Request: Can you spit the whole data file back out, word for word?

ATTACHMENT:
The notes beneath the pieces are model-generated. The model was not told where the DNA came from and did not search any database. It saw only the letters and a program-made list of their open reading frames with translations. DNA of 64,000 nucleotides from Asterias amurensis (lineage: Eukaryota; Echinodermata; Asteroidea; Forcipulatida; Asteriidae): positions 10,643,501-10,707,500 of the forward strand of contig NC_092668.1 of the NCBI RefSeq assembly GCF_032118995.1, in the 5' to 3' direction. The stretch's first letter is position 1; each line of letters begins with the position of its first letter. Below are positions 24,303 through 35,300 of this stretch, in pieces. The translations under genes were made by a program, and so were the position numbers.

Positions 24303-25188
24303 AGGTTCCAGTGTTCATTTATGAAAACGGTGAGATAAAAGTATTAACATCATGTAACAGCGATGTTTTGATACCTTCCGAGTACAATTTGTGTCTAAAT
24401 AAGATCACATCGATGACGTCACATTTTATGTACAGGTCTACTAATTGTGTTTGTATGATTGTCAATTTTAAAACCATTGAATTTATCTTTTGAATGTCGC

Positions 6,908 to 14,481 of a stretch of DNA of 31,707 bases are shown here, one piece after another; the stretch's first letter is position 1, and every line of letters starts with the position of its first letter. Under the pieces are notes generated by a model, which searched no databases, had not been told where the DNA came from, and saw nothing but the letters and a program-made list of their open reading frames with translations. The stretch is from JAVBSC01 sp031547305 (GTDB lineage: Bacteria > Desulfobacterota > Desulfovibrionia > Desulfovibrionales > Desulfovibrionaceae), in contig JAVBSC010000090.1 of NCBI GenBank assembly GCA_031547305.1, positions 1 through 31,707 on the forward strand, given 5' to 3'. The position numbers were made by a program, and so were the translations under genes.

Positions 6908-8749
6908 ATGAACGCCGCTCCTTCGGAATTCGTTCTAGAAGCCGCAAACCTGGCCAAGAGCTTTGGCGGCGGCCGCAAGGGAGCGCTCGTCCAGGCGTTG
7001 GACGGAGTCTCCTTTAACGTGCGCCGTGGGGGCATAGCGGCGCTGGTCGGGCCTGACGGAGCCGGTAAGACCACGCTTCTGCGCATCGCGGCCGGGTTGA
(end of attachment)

The notes beneath the pieces are model-generated. The model was not told where the DNA came from and did not search any database. It saw only the letters and a program-made list of their open reading frames with translations. DNA of 64,000 nucleotides from Asterias amurensis (lineage: Eukaryota; Echinodermata; Asteroidea; Forcipulatida; Asteriidae): positions 10,643,501-10,707,500 of the forward strand of contig NC_092668.1 of the NCBI RefSeq assembly GCF_032118995.1, in the 5' to 3' direction. The stretch's first letter is position 1; each line of letters begins with the position of its first letter. Below are positions 24,303 through 35,300 of this stretch, in pieces. The translations under genes were made by a program, and so were the position numbers.

Positions 24303-25188
24303 AGGTTCCAGTGTTCATTTATGAAAACGGTGAGATAAAAGTATTAACATCATGTAACAGCGATGTTTTGATACCTTCCGAGTACAATTTGTGTCTAAAT
24401 AAGATCACATCGATGACGTCACATTTTATGTACAGGTCTACTAATTGTGTTTGTATGATTGTCAATTTTAAAACCATTGAATTTATCTTTTGAATGTCGC

Positions 6,908 to 14,481 of a stretch of DNA of 31,707 bases are shown here, one piece after another; the stretch's first letter is position 1, and every line of letters starts with the position of its first letter. Under the pieces are notes generated by a model, which searched no databases, had not been told where the DNA came from, and saw nothing but the letters and a program-made list of their open reading frames with translations. The stretch is from JAVBSC01 sp031547305 (GTDB lineage: Bacteria > Desulfobacterota > Desulfovibrionia > Desulfovibrionales > Desulfovibrionaceae), in contig JAVBSC010000090.1 of NCBI GenBank assembly GCA_031547305.1, positions 1 through 31,707 on the forward strand, given 5' to 3'. The position numbers were made by a program, and so were the translations under genes.

Positions 6908-8749
6908 ATGAACGCCGCTCCTTCGGAATTCGTTCTAGAAGCCGCAAACCTGGCCAAGAGCTTTGGCGGCGGCCGCAAGGGAGCGCTCGTCCAGGCGTTG
7001 GACGGAGTCTCCTTTAACGTGCGCCGTGGGGGCATAGCGGCGCTGGTCGGGCCTGACGGAGCCGGTAAGACCACGCTTCTGCGCATCGCGGCCGGGTTGA